Covid-19 has many potential sequelae, secondary conditions directly resulting from the infection. Perhaps one of the most concerning is myocarditis, which is defined as inflammation of the heart muscle and is commonly associated with a viral infection, according to the American Heart Association.
The Mayo Clinic indicates that common symptoms of myocarditis can include chest pain and shortness of breath, as well as arrhythmias and fatigue. In more severe cases, myocarditis can lead to heart failure, a heart attack, stroke, and even sudden cardiac arrest. While the connection between Covid-19 and myocarditis has not been identified, several theories are currently being studied and point to either the virus itself or potentially the immune response to the virus. There is physiological credence to both theories. In the former, a study published in September 2020 by Siripanthong and colleagues in Heart Rhythm indicates that the virus can enter heart tissue through the ACE2 receptor. In the latter, a review article by Tschöpe and colleagues published in Nature a month later argues that the adaptive immune system’s response to SARS-CoV-2 infection can result in inflammation to the heart muscle. Both theories, however, need further evaluation in relation to Covid-19.
The incidence of Covid-19-induced myocarditis is not well established. In late July, shocking findings from a study published in JAMA Cardiology suggested that after being screened via cardiac magnetic resonance imaging, 60% of Covid-19 survivors (independent of the severity of the illness) had developed myocarditis. Moreover, a later study also published in JAMA showed that 12 of 26 athletes had indications of either current or past myocarditis. Given the vast amount of Covid-19 cases that are asymptomatic to moderate, if these findings are to be extrapolated to the general population, then there are likely many cases among individuals who may not know they are at risk. This is particularly relevant for young adults, who are more likely to develop myocarditis and less likely to develop a severe case of the disease.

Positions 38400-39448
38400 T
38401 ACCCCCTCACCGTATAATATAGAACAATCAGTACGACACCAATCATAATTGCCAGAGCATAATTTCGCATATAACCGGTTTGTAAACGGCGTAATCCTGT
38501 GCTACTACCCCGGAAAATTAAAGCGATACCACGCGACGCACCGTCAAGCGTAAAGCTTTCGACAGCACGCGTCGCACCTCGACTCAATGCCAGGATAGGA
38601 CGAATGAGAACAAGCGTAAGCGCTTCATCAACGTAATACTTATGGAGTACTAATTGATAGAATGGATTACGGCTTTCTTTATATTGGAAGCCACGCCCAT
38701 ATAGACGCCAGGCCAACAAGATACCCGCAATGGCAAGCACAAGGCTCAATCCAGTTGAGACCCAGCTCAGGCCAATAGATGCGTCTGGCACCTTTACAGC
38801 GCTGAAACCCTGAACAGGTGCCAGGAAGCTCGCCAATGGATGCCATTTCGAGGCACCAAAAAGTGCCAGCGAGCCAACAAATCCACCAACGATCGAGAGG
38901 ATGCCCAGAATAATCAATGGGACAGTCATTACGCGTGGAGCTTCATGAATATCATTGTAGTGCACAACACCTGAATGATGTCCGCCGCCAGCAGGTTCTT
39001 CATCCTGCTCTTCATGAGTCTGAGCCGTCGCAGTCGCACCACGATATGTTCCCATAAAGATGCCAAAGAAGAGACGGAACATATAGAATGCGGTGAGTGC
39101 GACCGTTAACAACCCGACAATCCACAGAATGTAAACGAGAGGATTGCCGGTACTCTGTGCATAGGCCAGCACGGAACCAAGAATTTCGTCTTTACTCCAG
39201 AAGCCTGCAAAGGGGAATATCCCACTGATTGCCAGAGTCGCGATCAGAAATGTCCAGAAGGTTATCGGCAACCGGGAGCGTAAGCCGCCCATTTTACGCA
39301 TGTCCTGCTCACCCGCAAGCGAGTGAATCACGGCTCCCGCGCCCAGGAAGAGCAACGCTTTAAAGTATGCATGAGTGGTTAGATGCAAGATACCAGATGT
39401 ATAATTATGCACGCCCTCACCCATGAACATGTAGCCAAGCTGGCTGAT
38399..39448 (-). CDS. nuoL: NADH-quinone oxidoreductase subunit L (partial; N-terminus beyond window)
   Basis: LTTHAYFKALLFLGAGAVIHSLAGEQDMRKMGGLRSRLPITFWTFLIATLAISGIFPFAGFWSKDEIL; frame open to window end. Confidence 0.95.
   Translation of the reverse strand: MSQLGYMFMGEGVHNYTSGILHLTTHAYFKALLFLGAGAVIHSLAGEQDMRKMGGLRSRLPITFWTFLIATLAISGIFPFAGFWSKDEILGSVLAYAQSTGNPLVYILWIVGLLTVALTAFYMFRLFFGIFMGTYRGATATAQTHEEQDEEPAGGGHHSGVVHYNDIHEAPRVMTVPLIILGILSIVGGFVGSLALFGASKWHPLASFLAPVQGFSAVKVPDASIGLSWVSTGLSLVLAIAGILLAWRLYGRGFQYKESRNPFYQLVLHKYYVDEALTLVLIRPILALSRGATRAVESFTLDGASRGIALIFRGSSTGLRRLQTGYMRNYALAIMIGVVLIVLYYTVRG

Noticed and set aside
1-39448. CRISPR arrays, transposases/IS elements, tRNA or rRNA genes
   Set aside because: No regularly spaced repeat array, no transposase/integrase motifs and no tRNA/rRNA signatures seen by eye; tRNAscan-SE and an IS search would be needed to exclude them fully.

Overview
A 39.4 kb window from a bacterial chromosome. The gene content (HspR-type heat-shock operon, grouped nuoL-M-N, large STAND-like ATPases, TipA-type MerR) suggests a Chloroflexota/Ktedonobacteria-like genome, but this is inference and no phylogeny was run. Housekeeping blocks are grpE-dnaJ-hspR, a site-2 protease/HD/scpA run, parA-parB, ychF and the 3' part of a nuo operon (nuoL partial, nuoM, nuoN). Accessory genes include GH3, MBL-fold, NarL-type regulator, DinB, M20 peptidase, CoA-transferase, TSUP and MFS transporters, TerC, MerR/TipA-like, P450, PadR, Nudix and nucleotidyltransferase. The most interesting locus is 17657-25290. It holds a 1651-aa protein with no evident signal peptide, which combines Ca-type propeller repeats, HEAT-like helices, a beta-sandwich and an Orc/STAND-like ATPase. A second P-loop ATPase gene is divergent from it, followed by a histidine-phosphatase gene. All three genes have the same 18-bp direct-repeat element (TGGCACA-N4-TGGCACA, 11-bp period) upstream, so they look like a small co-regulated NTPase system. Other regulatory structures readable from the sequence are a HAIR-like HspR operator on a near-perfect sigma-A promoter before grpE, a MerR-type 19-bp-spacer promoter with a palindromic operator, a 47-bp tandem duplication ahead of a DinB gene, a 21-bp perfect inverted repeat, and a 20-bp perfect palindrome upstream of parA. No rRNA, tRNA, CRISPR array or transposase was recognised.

Evidence to suggest that myocarditis develops after Covid-19 and its incidence need to be further investigated, however. Myocarditis is challenging to diagnose, making it challenging to systematically approximate incidence among Covid-19 survivors. Given the rising case numbers, such research and screening among patients experiencing myocarditis symptoms after recovery are of great importance to prevent and mitigate further complications.